Imagine playing a game of backyard football and the quarterback from your favorite pro team stops by to play the position. Or, maybe you're in a cover band at a local tavern, and your favorite pro musician comes by to sit in.
Well, when you hold operating sessions - really, a railroad role-playing game - on your prototype-based model railroad, and a retired dispatcher that worked that territory is willing to sit in and enjoy the session, it's about the same feeling!
Bill Moll is a railroad name around Central New York. He was an intern at NJ DOT in the early 1980's, and eventually worked for the New York, Susquehanna & Western Railway (NYS&W) at their dispatcher's offices in Cooperstown, NY, in the later 1980's. By 1992 he was at Conrail, based in the Selkirk NY offices to dispatch Conrail's Albany Division including the Chicago Line, the most important main line in New York and one of the most important in the United States. He worked through the change to CSX, and retired several years ago but has stayed active volunteering at local tourist railroads as well as historical societies. After the Covid pandemic hit, Bill ended up finding the Onondaga Cutoff on Facebook - but knew the railroad culturally and operationally from his experience on the prototype!
The Onondaga Cutoff has been grateful for the visits of a variety of people both in the industry of railroading and that of modeling railroading, and having a retired Mohawk Dispatcher visit is right there as a highlight in the top of the list.
After a run around the railroad, Bill was ready to give it a spin. Under the steady guide of Chris Lee, one of the regular dispatchers on the OC, Bill was quickly qualified on the territory and proceeded to dispatch the rest of the session. It was a natural seat for him and a real pleasure to watch the railroad perform in top form, under the hand and direction of a professional.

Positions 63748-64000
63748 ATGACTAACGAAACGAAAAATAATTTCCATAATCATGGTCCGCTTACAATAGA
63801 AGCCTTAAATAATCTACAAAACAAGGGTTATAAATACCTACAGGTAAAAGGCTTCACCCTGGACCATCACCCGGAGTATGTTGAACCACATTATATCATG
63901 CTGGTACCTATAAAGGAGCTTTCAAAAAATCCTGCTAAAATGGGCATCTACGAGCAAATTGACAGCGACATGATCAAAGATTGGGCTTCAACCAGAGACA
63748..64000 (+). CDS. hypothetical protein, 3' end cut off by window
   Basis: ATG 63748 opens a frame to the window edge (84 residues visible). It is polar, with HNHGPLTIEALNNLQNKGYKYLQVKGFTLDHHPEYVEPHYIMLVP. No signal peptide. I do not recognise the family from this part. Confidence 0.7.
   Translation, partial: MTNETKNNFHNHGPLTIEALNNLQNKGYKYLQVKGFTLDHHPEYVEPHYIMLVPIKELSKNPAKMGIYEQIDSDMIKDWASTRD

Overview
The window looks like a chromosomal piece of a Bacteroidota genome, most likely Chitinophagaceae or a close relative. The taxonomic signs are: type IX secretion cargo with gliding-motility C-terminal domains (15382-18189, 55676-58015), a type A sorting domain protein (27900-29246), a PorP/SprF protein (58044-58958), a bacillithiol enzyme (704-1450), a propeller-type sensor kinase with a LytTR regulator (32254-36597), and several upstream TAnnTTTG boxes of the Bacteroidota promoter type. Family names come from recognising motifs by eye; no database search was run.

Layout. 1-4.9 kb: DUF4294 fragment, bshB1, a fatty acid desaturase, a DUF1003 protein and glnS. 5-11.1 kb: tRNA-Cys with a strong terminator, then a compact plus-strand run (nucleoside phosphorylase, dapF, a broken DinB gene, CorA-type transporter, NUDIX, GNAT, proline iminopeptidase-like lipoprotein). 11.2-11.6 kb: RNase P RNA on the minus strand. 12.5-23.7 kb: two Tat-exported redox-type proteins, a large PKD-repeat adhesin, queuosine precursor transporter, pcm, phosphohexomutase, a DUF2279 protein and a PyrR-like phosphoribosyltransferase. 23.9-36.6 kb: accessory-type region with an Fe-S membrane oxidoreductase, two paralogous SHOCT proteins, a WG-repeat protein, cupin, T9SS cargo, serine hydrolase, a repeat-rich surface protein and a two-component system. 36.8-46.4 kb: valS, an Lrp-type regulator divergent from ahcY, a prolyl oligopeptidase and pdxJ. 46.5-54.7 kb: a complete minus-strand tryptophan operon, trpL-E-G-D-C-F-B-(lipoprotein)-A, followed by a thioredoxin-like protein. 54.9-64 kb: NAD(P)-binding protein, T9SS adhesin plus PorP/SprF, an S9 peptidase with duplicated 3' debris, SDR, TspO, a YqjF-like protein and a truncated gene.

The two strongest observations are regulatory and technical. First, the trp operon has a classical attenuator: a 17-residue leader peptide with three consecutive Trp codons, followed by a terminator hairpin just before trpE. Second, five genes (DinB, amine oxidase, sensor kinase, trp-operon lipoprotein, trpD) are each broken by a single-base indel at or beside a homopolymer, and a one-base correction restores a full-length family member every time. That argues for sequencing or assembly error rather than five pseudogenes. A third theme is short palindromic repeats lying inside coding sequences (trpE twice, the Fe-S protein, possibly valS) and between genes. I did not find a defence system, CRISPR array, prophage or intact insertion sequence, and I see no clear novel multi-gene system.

As railroading has grown more automated, with more and more track controlled by dispatchers and centralized or computer traffic control, the role of the dispatcher has grown in importance. As a kid trackside through the 80's and '90's, the voice of the dispatcher on the radio was almost like a 'god' in the sky: someone that saw the whole picture and reached out to guide movement across the system.
The session was great, and we will be excited to host Bill and his friend Brett again soon. After the session was an even better surprise when Bill showed us an actual dispatcher's sheet from the Mohawk Desk from 1996, as well as something I'd hoped to add to my collection of railroad items for my whole life: an actual 'station sign' from an interlocking on the Chicago Line in the Syracuse area, where I grew up watching trains.
This was a total surprise, and a generous gift from a retired railroader to a current railroader and model layout owner like me. I am deeply grateful for the visit and it is commemorated by the generous gift of the nameplate from CP 278, in Kirkville, NY, which was removed during the upgrades in about 2014.
This is an evening I won't forget for many years to come. Thanks, Bill, and Brett!
Indeed, it was an Awesome night on the "OC". Many Thanks! Doug W.ReplyDelete